Is anyone spraying yet? I started in April and have been spraying about every ten to fourteen days. Is this enough? Too much? I sure don't want black spot if I can help it. What do you all use to spray your roses with? I had some special rose fungicide already so I'll use that up. If I run out I thought I'd try the baking soda with oil and water spray. I'm in zone 5/Michigan.
For blackspot, I'd say it's never too early to start spraying. An ounce of prevention...
I'm ashamed to say I haven't kept my spray regime up as I should. I noticed today that some of my bushes are showing powdery mildew and BS. I use the baking soda solution every 2 weeks...well, almost. :)
We're supposed to get rain every day next week. Do you think I should repeat the fungicide spray after the last day of rain even if it will only be a week since I last sprayed? Can you hurt the roses by spraying them with this too often? What is the exact formula for the baking powder spray again? I'm not sure if I have hort. oil or not. Did someone say they use vegetable oil? I only use olive oil :) Would just plain baking powder and water work?
I'll remember that. I have lots of baking soda as I use that to clean my drains with along with vinegar so I will use that when the rose fungicide I have runs out. It is rather expensive. I think I paid around $10 for a small bottle of the stuff. Baking soda would be much cheaper.
This is a recipe from Jerry Baker for black spot remover.
"When black spots attacks your roses, fight back with a weapon you gather from your gaarden:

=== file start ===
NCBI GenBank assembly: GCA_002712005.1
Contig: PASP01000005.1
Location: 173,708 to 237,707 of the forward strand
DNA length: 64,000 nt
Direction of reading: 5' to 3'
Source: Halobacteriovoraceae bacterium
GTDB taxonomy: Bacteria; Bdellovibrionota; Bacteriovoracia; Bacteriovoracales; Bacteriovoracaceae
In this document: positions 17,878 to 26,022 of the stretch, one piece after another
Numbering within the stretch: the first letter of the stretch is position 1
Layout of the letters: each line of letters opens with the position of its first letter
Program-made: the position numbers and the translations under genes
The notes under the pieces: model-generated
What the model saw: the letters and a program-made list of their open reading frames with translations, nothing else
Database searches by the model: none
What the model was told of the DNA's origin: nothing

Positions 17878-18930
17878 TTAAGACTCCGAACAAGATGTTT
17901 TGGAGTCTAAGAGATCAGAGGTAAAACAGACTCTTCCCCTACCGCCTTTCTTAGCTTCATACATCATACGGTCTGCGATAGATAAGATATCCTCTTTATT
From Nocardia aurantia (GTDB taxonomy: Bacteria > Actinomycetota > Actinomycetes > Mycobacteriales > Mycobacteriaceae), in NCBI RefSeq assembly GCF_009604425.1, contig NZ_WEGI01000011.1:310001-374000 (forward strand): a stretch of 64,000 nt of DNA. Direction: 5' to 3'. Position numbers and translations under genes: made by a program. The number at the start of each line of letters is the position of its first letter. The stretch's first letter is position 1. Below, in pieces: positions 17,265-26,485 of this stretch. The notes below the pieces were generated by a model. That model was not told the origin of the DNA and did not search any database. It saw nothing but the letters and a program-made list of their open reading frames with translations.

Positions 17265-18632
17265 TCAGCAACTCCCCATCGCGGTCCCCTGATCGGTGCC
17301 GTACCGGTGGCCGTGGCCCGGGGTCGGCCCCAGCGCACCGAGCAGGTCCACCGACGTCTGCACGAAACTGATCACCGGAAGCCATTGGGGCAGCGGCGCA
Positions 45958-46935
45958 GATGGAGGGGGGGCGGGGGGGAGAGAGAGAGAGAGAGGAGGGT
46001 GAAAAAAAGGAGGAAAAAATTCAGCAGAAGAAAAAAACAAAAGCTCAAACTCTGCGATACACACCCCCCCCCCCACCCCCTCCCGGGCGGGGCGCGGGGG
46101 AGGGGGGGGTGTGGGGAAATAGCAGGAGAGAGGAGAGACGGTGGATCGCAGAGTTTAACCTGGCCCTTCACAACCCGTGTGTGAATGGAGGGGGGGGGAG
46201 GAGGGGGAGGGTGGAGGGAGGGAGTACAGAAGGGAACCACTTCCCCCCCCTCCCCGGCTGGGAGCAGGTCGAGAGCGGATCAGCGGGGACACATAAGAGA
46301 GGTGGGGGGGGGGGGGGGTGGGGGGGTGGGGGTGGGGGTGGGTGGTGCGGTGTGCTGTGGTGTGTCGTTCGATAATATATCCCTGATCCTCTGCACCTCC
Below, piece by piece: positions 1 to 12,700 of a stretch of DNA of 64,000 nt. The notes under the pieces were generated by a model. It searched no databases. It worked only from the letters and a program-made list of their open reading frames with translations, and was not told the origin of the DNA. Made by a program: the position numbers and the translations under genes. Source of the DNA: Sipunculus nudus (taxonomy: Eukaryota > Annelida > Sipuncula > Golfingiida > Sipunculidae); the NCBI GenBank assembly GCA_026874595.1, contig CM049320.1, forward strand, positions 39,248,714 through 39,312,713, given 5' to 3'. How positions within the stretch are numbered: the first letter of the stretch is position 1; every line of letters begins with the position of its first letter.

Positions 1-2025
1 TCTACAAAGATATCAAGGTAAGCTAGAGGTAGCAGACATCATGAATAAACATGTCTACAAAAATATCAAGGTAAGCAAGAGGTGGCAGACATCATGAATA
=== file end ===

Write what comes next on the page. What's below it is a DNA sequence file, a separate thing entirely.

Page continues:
15 tomato leaves
2 small onions
1/4 cup of rubbing alcohol
Chop the tomato leaves and onions into very,very fine pieces, and steep them in the alcohol overnight. Apply to your rose bushes with a small, spong-type paintbrush, hitting the tops and bottoms of all the leaves."
That's just a little bit too much work for me so instead of painting it on with a brush I just add a little water to the above recipe and use a hand held sprayer bottle and spray top and bottom leaves. Now since this is the first time I have used this spray I can't say how well it works but I combine this method with the garden clean-up spray and so far it seems to be working. Here in Columbus, Ohio we have had rain everyday for the last seven weeks so I have to spray almost every other day. I hope this helps your roses.
I've been using Rose FLora and Wilt-Pruf for three years now and it has been an effective program for me. It's an organic program cause I hate to use chemicals. One advantage to using the spreader/sticker is it helps keep the fungicide in place even if it rains several hours after application. I spray every ten days...actually my husband sprays every ten days, bless his heart.
Kill Pests, but Keep it Clean
Hope this helps. Saw this posted on another form and found it quite interesting.
By John Starnes, Jr
In 1976 I was a mushroom-crazed Ybor City hippie/art major/gardener renting the home at 5706 Suwanee in Seminole Heights in Tampa. Many of my neighbors were delightful, wise, elderly women who shared with me their Depression-era gardening secrets, plus cuttings of Tampa’s infamous “Cracker Rose”. Perhaps my favorite is a non-toxic homemade elixir that cheaply and effectively nukes aphids, spider mites, mealy bugs, scale, powdery mildew and blackspot on most plants, including roses.
What is it? Colgate’s Octagon All-Purpose Soap, old-fashioned lye soap these women also used on stained shirt collars and in the mouths of children caught using naughty language. Dissolved in hot water, this true soap (most soap these days are detergents) can still be found in some grocery stores and is a Florida rose grower’s dream come true.
Back then it wasn’t called Organic gardening. Octagon was just a cheap, tried-and-true commonsense gardening aid-just splash the used dish and laundry water on the plants with bug and fungus problems.
To make a small batch of Octagon soap spray, rub the soap bar against a cheese grater, then dissolve 1 heaping teaspoon of soap flakes in 1 gallon of very hot tap water in an old plastic milk jug. Let it sit a couple of days, shaking the jug daily to dissolve lumps Then pour the spray into a spray bottle or garden pump sprayer, and spray!